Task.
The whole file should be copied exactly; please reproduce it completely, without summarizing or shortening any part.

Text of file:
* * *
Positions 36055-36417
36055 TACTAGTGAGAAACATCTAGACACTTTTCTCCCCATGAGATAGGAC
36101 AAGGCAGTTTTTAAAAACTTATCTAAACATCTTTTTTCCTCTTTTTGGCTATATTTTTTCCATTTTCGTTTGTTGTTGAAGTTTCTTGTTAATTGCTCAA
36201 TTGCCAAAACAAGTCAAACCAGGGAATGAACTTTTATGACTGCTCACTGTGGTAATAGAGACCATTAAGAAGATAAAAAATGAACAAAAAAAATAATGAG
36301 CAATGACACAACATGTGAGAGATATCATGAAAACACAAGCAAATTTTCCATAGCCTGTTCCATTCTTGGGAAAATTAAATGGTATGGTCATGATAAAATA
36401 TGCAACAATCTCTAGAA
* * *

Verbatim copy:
Positions 36055-36417
36055 TACTAGTGAGAAACATCTAGACACTTTTCTCCCCATGAGATAGGAC
36101 AAGGCAGTTTTTAAAAACTTATCTAAACATCTTTTTTCCTCTTTTTGGCTATATTTTTTCCATTTTCGTTTGTTGTTGAAGTTTCTTGTTAATTGCTCAA
36201 TTGCCAAAACAAGTCAAACCAGGGAATGAACTTTTATGACTGCTCACTGTGGTAATAGAGACCATTAAGAAGATAAAAAATGAACAAAAAAAATAATGAG
36301 CAATGACACAACATGTGAGAGATATCATGAAAACACAAGCAAATTTTCCATAGCCTGTTCCATTCTTGGGAAAATTAAATGGTATGGTCATGATAAAATA
36401 TGCAACAATCTCTAGAA